Premiere Hotel Klang
Bandar Bukit Tinggi
1/KS6, Jalan Langat
Tel: 03-3325 6868
SATISFY your cravings for Malaccan food at The Buzz at Premiere Hotel Klang.
Focusing on the Peranakan and Portuguese cultures, chef trio William Teo, Mohd Rosnan Jaraih and Timothy Gomes have set aside an array of dishes that is truly the essence of Malacca.
Choosing the two cooking styles was not a hard decision to make since both have similarities that are set apart by the cooking method.
Firm believers of respecting the recipes, Rosnan and Gomes said they have not tweaked the dishes at all.
“Each dish has its own glory and name; we cannot disrespect that. We are fortunate that Teo and Gomes are of Nyonya and Portuguese heritage respectively,” said Rosnan.
“Nyonya and Portuguese food need time to cook, there are no shortcuts but the efforts put in are worth it,” said Gomes.
Their claims proved true with every dish served at the lunch buffet, including the starters.
The Nyonya style Sup Itek Tim, a deliciously sour clear broth with assam keping(Dhania) or the Portuguese Caldu Pescador Soup, a typical clear seafood broth with generous helpings of onions, garlic, ginger and lemongrass, are a must-try.
There is also the pai thee, a crispy thin pastry filled with a spicy and yet sweet mixture of vegetables and prawns.
Making a choice from the main dishes can be quite a task, so the best way to sample everything is to make several rounds.
The popular main courses include the Portuguese Devil Curry, Nyonya Pongteh Ayam and the Portuguese Baked Spicy Fish.
“The Devil Curry is a sensitive dish thanks to the ingredients, including vinegar. If the herbs, including chilli paste and onions, are stir-fried properly, it need not be placed in the fridge,” said Gomes.
Then there is the all-time Malaysian favourite udang sambal petai, made the Nyonya way.
There is also the pai thee, a crispy thin pastry filled with a spicy yet sweet mix of vegetables and prawns.
The difference between the Malay style and the Peranakan version was the gravy, said Rosnan.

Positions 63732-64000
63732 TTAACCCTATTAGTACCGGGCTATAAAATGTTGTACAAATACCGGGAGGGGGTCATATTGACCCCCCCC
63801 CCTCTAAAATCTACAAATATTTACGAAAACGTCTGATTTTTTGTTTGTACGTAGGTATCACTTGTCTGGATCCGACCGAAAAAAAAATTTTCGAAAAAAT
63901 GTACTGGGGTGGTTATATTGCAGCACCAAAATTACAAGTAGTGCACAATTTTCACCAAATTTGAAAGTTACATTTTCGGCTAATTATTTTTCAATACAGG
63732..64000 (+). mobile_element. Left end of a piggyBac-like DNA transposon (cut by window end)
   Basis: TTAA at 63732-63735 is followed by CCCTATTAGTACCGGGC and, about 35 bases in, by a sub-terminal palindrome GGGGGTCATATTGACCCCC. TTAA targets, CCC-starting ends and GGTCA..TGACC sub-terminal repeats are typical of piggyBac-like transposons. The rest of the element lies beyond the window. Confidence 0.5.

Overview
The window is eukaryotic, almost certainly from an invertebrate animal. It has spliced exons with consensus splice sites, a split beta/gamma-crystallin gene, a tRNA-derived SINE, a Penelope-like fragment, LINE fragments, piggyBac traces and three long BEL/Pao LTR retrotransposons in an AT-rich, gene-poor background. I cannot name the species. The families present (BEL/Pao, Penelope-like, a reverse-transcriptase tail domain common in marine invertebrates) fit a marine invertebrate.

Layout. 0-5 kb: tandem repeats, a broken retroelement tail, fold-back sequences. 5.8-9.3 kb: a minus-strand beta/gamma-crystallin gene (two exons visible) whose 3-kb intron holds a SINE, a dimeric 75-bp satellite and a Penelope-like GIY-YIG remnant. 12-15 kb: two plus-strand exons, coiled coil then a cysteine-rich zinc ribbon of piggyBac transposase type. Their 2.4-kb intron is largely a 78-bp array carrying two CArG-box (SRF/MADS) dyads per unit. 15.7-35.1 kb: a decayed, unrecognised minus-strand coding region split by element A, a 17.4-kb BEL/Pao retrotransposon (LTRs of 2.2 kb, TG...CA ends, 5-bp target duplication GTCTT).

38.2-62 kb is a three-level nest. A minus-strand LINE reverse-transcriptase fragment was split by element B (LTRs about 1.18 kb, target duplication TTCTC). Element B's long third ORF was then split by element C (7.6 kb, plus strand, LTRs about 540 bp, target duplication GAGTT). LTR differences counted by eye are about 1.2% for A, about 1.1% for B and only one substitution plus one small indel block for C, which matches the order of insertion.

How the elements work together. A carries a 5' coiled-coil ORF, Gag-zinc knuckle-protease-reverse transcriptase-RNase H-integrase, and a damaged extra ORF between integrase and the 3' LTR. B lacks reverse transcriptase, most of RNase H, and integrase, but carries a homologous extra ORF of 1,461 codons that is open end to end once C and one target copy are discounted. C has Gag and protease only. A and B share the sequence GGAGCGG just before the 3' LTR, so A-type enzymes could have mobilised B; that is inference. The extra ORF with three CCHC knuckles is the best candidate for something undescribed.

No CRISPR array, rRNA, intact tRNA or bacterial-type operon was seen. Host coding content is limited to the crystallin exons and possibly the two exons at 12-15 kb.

“The Nyonya love it a little watery to enjoy it with rice, while the Malays prefer the gravy thick,” he said.
Served with the array of dishes is the delicious nasi ulam cooked with bunga telang that gives it a blue hue.
Another dish is the Nyonya Chap Chai, a stew filled with onion, garlic, black soya sauce and radish.
Similar to the Indian varuval is the Chicken Curry Feng. The dry version of stir-fried chicken with heaps of aromatic spices is ideal with nasi ulam.
Using prawn paste, star anise, clove and cinnamon stick, the chicken, which is boiled first, is then stirred with the spices.
Fish lovers should definitely try the famous baked fish and another lesser known dish, the Fish P.Menter.
A red snapper is placed in an aluminium foil with banana leaf and liberally doused with mouth-watering assam pedas gravy and later topped with kaffir lime leaves before it is wrapped like a pillow and baked.
The Fish P.Menter has pepper seeds and fresh chillies to give it a pop of colour, as well as candlenut to give a fragrance and a slight kick to the dish.
Finish off the meal with assorted Nyonya kuih, including bengka ubi kayu, ondeh-ondeh, kuih ketayap and ang koo.
The buffet lunch is available from noon to 2.30pm (Mondays to Fridays), and is priced at RM58++ per adult and RM45++ per child.
The promotion runs until April 2014.
This is the writer’s personal observation and not an endorsement of StarMetro.